Also be inform them that all items is subject to a storage charge of NAD200,00 per day until the account is settled and the items removed. All additional movement with equipment will charge on subsequent and applicable rate.”



[10] To this the respondent raises a further two points on the papers. The first of these is a submission made by Mr. Mouton, who appears for the respondent, that the applicant was no longer in peaceful and undisturbed possession of the vehicle consequent upon the collision: As a further string to its bow, it was argued that the respondent was on the facts a negotiurom gestio. Both submissions have as their common springboard, the allegation made by the respondent that as a result of the collision, the vehicle of the applicant constituted a danger to other road users of the road. As I indicated this fact is denied by applicant. The probabilities favour in version of the applicant. It appears from the papers that prior to the respondent arriving on the scene, members of the Namibian Police had attended the scene, and having done so departed and instructed the driver of the vehicle to come to the police station the next day. It strikes me as improbable that they would have done that if the vehicle had indeed constituted a danger. On this issue I find in favour of the applicant.



[11] A finding in favour of the respondent will in any event not have made any difference. The mere allegation of fact that the vehicle partially obstructed the road, without more, does not mean that the applicant lost undisturbed control and peaceful possession of the vehicle. It would have been more inclined to consider that the applicant lost peaceful possession if the evidence established for instance that the police had taken control of the scene and the vehicle in view of the danger the vehicle’s position on the road posed. There is, however nothing to that effect on the evidence.



[12] The allegations relating to negotiurom gestio are an afterthought. The respondent’s e-mail I referred to earlier does not seek to rely on such a principle. Nor do the facts support it. If as was contended, the respondent was a negotiurom gestor intent to protecting the applicant’s vehicle which obstructed the road, the question remains why it became necessary, not only to remove the danger, but instead to tow the vehicle some 40 kilometres to the safety of the respondent’s premises.



[13] I find that this defence likewise must be dismissed.



[14] It remains to consider whether the respondent has a right of retention. The respondent bears the onus of proof. In Warthog Logistics v Autotech Truck and Coach CC 2011 TDR 0872 (Nm), Damaseb JP held the following:

The applicant bears the legal and evidential onus, on balance of probabilities to (1) establish that it was in peaceful and undisturbed enjoyment of the subject vehicles and that (ii) same was forcefully removed by the respondent. The respondent bear the legal and evidential onus in respect of the improvement lien they rely on to justify the retention of the subject vehicles.”



[15] It is the respondent’s case on this score that it was instructed to render its services. In paragraph 16.3 of the answering affidavit it puts its case as follows:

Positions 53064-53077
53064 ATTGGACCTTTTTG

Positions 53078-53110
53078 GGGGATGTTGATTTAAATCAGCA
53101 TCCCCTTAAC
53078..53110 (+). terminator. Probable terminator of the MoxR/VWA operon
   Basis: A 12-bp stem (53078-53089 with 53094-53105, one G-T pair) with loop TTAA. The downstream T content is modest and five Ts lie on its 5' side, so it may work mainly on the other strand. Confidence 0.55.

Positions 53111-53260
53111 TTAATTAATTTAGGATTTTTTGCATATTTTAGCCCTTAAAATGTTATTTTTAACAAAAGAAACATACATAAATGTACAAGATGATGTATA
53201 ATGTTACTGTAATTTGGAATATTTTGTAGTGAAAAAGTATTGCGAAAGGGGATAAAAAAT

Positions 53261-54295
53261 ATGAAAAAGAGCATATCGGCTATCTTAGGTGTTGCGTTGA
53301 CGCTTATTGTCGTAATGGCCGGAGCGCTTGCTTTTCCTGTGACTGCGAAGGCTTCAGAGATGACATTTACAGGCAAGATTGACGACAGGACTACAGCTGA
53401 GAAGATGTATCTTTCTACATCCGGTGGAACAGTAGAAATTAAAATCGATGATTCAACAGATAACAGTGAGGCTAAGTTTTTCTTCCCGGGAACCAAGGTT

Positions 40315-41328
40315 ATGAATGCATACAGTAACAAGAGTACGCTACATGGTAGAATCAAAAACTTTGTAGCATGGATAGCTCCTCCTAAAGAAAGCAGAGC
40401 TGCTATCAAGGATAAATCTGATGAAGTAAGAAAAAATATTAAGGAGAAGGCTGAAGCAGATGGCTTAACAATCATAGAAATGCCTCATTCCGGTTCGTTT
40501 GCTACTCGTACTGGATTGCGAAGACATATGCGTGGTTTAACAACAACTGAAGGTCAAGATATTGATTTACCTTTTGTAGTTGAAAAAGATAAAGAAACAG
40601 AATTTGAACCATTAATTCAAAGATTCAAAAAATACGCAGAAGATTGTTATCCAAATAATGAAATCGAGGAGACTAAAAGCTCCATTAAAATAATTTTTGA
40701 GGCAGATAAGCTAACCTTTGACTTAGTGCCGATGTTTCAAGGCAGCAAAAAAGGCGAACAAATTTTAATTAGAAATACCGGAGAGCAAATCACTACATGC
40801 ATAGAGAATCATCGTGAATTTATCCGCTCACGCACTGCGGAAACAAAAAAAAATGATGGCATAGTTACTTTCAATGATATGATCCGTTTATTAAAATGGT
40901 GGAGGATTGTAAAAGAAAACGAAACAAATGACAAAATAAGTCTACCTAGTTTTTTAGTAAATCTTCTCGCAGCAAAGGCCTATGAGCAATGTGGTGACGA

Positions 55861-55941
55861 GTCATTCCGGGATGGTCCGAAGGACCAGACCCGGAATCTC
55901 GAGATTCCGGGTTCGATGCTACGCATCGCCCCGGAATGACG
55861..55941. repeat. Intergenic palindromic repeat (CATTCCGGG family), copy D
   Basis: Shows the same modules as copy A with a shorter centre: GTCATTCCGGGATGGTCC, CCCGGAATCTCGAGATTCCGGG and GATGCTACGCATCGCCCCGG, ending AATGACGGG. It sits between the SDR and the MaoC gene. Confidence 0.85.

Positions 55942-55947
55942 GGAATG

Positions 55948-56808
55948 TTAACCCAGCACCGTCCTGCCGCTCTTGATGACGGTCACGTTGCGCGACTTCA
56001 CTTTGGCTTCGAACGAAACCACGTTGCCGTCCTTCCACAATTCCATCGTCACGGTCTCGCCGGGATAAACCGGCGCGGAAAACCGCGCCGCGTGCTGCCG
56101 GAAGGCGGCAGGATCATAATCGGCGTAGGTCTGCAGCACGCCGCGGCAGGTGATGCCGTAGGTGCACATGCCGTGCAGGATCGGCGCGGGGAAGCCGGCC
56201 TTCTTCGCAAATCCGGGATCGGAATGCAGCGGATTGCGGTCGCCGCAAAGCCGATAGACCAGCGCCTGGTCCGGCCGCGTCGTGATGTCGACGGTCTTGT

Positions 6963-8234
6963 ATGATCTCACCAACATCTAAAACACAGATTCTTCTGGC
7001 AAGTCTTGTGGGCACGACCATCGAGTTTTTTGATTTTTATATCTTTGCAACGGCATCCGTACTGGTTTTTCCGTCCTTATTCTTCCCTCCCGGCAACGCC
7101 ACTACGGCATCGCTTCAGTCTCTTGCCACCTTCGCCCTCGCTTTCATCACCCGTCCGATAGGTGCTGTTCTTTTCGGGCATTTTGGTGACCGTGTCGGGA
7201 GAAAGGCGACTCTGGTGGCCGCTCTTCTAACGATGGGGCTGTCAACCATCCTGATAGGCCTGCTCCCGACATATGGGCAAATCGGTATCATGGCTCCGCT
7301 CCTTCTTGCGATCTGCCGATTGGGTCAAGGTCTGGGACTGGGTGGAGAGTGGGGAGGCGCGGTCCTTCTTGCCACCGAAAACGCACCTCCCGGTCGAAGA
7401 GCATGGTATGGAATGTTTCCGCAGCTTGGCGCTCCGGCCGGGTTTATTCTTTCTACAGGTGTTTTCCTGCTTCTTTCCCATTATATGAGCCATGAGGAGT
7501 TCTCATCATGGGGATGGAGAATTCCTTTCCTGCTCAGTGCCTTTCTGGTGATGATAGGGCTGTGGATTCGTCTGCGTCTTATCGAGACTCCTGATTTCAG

It is in any event submitted that the driver of the applicant’s truck at the time requested specialized equipment to have his truck and trailers removed as the breakdown then present at the scene of the accident i.e. Auto Worx Panelbeating & Breakdown CC and more specifically a certain Herman Carstens was unable to perform such specialized duties and services at the time.”



[16] The respondent’s case is less clear where Mr. Arangies states the following:



The respondent avers that the Applicant or some entity on its behalf, being the driver of the Applicant’s truck at the time and a certain Mr. Herman Carstens from Auto Worx Panelbeating & Breakdown CC who was at the scene of the collision at the time, requested the Respondent on the 5th of July 2012 to assist and to tow the Volvo mechanical horse bearing registration letters and numbers 221SBLGP along with two trailers bearing letters and numbers 221SBLGP and 222SBLGP from the scene of the accident to the yard of the respondent in Tsumeb.”



[17] There is a sharp conflict of fact on this issue. The driver of the vehicle denies having requested or instructed the respondent to render the services. The applicant points out that it was standing policy to the knowledge of the driver that he could not give any such instructions. In addition there is evidence that the applicant’s Mr. Moerat, had given instructions to the driver that the latter should stay with the vehicle at the roadside until the next morning.



[18] On the papers and the probabilities I consequently am of the view that the respondent fails to discharge the onus and in the result I make the following additional orders:



  1. I grant prayer 1.2 (a) of the Notice of Motion.

  2. The respondent is ordered to pay the applicant’s costs on the basis of one instructing and one instructed counsel.













_____________

MILLER, AJ













ON BEHALF OF THE APPLICANT: Mr. Schickerling

INSTRUCTED BY: Francois, Erasmus & Partners



ON BEHALF OF THE RESPONDENTS: Mr. Mouton

INSTRUCTED BY: Meuller Legal Practitioners